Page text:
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Western Digital couldn't quit lucrative venture with Toshiba

Limits to stock transfers and technological access sealed the deal, CEO says

PALO ALTO, U.S. -- The head of Western Digital, Toshiba's chipmaking partner, on Tuesday outlined the factors that helped the two sides resolve a dispute over the Japanese group's planned sale of its memory unit.

"The two companies have established appropriate protections for intellectual property to adapt to changing corporate ownership structures," CEO Steve Milligan said during a conference call. "In addition, we have put in place equity transfer restrictions" on Toshiba Memory, he added.

Western Digital CEO Steve Milligan.

Concerns that rivals such as SK Hynix, one of the buyers of Toshiba Memory, may later exercise undue influence on the joint venture operations or acquire technological secrets were major sticking points for the U.S. company. Wednesday's settlement addressed both issues.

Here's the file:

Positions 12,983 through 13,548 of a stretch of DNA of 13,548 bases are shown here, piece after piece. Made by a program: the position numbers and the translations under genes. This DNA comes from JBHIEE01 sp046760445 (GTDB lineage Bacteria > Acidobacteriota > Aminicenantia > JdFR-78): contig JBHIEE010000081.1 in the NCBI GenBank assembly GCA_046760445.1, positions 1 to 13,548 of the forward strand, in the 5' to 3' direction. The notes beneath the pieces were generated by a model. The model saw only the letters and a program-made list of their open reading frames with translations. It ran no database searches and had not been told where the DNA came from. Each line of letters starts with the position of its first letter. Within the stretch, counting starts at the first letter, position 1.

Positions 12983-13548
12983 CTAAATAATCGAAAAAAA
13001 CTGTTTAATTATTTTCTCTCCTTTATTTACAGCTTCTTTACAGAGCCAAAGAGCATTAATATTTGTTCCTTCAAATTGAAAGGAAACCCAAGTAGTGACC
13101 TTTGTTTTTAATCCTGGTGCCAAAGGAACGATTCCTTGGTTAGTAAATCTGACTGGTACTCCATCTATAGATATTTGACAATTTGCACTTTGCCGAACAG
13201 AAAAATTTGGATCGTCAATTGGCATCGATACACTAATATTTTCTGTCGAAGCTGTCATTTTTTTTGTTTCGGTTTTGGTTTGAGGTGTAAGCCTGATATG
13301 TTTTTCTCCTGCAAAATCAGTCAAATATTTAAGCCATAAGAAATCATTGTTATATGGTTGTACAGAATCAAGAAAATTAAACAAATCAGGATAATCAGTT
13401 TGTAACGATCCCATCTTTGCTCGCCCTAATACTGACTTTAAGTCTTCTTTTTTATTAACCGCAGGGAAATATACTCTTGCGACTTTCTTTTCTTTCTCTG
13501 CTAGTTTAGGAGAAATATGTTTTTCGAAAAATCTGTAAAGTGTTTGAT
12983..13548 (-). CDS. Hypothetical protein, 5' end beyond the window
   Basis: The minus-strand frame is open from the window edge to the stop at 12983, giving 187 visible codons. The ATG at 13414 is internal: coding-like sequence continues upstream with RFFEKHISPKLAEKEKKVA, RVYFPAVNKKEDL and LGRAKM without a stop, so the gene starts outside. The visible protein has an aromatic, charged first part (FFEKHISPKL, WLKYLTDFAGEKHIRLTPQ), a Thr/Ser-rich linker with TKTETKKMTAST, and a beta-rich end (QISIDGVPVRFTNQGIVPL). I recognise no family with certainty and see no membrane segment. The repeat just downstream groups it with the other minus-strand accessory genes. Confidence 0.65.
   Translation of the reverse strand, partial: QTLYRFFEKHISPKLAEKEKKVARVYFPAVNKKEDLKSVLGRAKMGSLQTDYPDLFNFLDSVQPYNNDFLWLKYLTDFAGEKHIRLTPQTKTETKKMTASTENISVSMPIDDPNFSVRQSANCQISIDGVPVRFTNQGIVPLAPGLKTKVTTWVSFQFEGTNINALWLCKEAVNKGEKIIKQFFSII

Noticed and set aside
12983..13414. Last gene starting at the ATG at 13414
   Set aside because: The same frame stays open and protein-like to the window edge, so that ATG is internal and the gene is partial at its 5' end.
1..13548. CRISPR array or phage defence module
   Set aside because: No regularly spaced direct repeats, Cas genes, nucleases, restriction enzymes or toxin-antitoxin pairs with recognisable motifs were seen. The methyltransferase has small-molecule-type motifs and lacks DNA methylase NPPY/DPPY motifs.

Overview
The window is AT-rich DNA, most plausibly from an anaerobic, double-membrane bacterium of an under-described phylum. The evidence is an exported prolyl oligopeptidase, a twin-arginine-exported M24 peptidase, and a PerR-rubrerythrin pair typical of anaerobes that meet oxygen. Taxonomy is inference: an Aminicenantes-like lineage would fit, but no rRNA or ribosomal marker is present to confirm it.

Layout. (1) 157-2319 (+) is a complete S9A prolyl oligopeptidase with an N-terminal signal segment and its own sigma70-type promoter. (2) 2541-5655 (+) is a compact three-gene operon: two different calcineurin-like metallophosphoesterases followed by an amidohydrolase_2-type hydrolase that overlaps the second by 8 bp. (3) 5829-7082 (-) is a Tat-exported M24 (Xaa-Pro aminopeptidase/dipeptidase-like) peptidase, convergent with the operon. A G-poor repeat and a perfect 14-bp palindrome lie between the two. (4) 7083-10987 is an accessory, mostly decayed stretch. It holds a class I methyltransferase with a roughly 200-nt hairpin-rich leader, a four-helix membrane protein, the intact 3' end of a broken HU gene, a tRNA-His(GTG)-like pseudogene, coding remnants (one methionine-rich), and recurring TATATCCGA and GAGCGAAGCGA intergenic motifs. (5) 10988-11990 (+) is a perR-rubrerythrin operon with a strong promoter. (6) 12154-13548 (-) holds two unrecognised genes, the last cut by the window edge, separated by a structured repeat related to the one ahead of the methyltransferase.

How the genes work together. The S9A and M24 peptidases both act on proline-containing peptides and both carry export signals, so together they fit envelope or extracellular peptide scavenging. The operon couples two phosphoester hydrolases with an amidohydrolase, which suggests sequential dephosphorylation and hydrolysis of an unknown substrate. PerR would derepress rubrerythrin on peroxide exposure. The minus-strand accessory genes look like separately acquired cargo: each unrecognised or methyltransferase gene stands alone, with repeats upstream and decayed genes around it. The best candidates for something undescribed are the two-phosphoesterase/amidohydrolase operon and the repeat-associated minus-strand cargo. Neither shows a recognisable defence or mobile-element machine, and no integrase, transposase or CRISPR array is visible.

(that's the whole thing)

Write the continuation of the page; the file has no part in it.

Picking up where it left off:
Western Digital's strategy "has been to establish a comprehensive platform that extends across technologies, products and markets," said Milligan. "The power of this diversified platform has allowed us to lead the global evolution of the data storage industry."

Looking to diversify beyond the maturing hard-disk-drive business, Western Digital closed on a roughly $19 billion buyout of U.S. flash memory maker SanDisk last year. The joint venture operations with Toshiba, which began in 1999, came along with the package.

Western Digital could not afford to let the partnership with Toshiba, which involves the latest in storage technology, remain in limbo. "This is widely considered to be one of the most successful joint ventures in the history of the technology industry," Milligan stressed.

Western Digital managed to gain major concessions through its hard bargaining, but the lucrative nature of the partnership apparently brought the company to the negotiating table.

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